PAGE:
As urban sprawl continues all around, it is heartening to hear about homeowners returning some of their land to a natural state. Too many bare lawns mean fewer creatures to help maintain the health of our planet and bring smiles to our faces.
Robert and Hendrika Hamilton have spent the past nine years encouraging the birds and the bees in their corner of Canada. In a subdivision in DeWinton, Alta., where they are surrounded by cattle and lawns, the Hamiltons have let a lot of the native grasses grow back. They went even further by planting 1,500 trees and shrubs, plus native flowers, on their property, which is almost a hectare. They also built a pond and a 15-metre recirculating stream that meanders through the garden beckoning birds and other creatures to drink and bathe and play.
Their efforts have provided their local wildlife with the basics; namely, food, shelter, water and increased space. The food is taken care of through the hundreds of plantings which produce nectar, pollen and seeds or fruit as well as the odd leaf and twig for the hungry passerby. “Because of our area, we concentrate on drought tolerant and chinook-hardy plants and native species as much as possible,” says Robert Hamilton. By not using pesticides, they further supplement the food supply by leaving the insect population intact for bug-eating allies to safely enjoy, such as birds, toads and bats.
The Hamiltons provide water for drinking and bathing with their ponds, mini-waterfall and stream. They have even made little dams in the stream to create bathing pools. It has “been a tremendous asset,” says Hamilton. “Our yard birds are constantly using the stream to bathe and drink. We have seen skunks using it and a salamander made his summer home in the lower pond.” They supplement these pools with birdbaths elsewhere on the property.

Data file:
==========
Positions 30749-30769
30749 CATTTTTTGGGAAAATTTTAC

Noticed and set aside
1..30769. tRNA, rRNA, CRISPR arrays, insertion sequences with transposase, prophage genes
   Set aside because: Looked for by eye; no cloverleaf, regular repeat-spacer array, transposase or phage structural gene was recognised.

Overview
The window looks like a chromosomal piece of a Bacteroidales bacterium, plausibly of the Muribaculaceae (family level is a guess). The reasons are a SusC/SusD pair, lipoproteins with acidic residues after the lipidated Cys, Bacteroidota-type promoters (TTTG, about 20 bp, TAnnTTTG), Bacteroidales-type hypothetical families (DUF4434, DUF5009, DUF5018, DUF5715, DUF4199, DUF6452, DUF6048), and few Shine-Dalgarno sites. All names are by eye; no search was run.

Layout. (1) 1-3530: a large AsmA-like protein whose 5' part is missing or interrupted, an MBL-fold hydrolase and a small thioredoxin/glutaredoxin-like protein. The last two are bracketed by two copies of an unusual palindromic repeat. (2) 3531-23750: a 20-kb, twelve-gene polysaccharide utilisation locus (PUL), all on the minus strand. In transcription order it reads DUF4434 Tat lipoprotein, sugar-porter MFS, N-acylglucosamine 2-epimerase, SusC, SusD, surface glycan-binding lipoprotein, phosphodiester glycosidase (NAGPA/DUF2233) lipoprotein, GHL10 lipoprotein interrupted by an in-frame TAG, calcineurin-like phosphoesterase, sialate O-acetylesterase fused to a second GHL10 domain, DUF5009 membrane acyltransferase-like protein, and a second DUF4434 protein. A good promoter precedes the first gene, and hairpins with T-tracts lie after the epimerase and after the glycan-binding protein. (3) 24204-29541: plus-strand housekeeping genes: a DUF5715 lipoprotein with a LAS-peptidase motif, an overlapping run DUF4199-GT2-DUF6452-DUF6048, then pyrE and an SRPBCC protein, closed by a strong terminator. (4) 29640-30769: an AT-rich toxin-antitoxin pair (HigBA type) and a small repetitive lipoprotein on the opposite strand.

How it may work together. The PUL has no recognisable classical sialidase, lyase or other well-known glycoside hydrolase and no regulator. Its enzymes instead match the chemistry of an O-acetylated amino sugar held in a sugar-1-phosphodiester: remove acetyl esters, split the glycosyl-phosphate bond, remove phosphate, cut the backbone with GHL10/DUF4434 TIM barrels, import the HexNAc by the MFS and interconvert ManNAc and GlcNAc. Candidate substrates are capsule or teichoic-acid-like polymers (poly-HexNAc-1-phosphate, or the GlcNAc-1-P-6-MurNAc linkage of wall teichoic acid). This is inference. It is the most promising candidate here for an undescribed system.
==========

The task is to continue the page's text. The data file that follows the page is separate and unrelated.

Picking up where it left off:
Although their many plants, big and small, provide shelter from the elements and predators, the Hamiltons created other shelters for refuge, resting or nesting, in the form of brush piles (a popular area for the birds), rock piles, wild areas of grass and standing dead trees (snags). Robert even made several open and closed nesting boxes for bird species such as hairy woodpeckers, northern flickers, robins and more.
They conserve water by using a rain barrel and refrain from watering their lawn. Their efforts have yielded many benefits, including being able to observe all sorts of local wildlife up close, such as coyotes, hawks, shrews, songbirds and more. “It is a project we truly enjoy,” says Hamilton … and I don’t doubt him for a second!